'French adds to its owner’s culture and general intelligence’. The politics of subject languages in New Zealand schools: the first fifty years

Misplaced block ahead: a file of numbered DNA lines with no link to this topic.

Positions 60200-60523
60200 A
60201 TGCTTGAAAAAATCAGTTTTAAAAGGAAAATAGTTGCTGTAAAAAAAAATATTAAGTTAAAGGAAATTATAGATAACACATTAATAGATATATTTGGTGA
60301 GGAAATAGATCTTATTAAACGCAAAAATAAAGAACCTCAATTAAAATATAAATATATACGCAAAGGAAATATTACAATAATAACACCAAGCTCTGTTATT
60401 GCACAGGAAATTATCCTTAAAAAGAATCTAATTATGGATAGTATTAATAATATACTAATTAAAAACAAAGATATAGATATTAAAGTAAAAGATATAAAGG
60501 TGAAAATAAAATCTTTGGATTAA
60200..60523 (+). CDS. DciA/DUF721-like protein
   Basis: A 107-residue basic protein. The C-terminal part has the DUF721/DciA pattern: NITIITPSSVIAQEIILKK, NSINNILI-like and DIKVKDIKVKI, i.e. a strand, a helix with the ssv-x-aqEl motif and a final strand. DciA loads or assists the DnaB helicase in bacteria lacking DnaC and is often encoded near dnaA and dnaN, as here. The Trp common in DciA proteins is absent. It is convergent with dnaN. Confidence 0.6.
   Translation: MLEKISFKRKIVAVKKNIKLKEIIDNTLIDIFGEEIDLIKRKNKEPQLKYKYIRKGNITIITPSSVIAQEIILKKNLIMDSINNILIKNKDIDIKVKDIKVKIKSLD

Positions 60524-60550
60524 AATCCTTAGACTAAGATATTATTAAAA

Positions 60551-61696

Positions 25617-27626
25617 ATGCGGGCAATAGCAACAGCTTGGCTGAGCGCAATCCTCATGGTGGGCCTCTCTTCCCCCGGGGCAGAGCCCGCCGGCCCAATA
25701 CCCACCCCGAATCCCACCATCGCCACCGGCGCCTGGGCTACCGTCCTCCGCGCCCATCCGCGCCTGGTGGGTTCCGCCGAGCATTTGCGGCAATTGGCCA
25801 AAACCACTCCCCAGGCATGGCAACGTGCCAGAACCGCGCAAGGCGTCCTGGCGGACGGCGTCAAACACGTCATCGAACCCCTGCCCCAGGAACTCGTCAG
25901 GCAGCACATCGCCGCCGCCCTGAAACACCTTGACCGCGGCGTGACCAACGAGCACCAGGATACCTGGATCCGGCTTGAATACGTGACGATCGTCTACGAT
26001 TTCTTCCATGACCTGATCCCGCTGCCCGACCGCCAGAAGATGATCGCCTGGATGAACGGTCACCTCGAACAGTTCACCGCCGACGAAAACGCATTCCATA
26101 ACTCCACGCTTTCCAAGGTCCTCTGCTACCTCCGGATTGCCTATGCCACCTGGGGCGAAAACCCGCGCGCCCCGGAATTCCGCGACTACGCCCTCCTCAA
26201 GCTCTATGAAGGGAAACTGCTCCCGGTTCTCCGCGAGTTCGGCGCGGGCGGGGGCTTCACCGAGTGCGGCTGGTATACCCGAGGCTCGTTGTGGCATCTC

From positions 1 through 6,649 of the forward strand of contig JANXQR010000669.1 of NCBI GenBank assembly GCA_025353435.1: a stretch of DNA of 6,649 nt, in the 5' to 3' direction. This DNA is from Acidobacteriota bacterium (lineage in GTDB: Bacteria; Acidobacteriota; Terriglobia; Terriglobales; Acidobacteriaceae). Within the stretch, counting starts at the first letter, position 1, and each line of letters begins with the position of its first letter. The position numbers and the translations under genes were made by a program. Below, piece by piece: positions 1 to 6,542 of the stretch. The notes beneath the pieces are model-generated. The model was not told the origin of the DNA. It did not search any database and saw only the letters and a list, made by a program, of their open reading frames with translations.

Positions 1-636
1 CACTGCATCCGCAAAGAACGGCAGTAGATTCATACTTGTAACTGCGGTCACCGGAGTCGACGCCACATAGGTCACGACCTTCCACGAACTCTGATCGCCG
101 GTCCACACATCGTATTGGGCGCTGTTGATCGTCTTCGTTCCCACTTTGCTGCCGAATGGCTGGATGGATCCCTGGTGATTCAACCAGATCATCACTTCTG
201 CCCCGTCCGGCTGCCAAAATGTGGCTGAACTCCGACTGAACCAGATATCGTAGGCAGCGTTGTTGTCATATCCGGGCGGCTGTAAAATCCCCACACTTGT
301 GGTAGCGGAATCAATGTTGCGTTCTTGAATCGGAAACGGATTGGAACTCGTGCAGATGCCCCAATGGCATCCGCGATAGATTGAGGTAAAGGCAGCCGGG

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In publicly monolingual, English dominant countries like New Zealand, why, how, when, where, which and for whom subject languages are taught in schools, are important questions. Unfortunately these questions rarely receive the breadth of engagement and discussion they deserve. They have become even more salient as New Zealand and like jurisdictions experience unprecedented levels of linguistic and cultural diversity due to migration. In addition globalisation has meant a greater need for citizens of all nations to be able to interact sensitively and productively with people from cultures that are quite different from their own. Learning additional languages (including indigenous languages) can be a key vehicle for promoting plurilingualism and intercultural competency in young people who will need these expanded communicative repertoires at home and abroad, in the future. New Zealand, however, has been slow to embrace the wider debates and demands of quality teaching of subject languages in schools. In order to better understand the situation this paper presents a Foucauldian ‘tracing back’ to examine why things are the way they are and to think about how they might be different. The research is part of a wider historical language policy project investigating the constitution of subject languages in schools in Aotearoa/New Zealand. Here, I draw on early New Zealand governmental and departmental policy records to examine how subject languages were discursively constructed in the fifty years after the Education Act of 1877 and what the key policy drivers were. Policy frames of colonisation, migration, indigeneity, class and geopolitics will be taken into account in the analysis. It is hoped that in describing the discursive construction of subject languages over time it will be possible to understand how contingent and open to change current policies and practices are.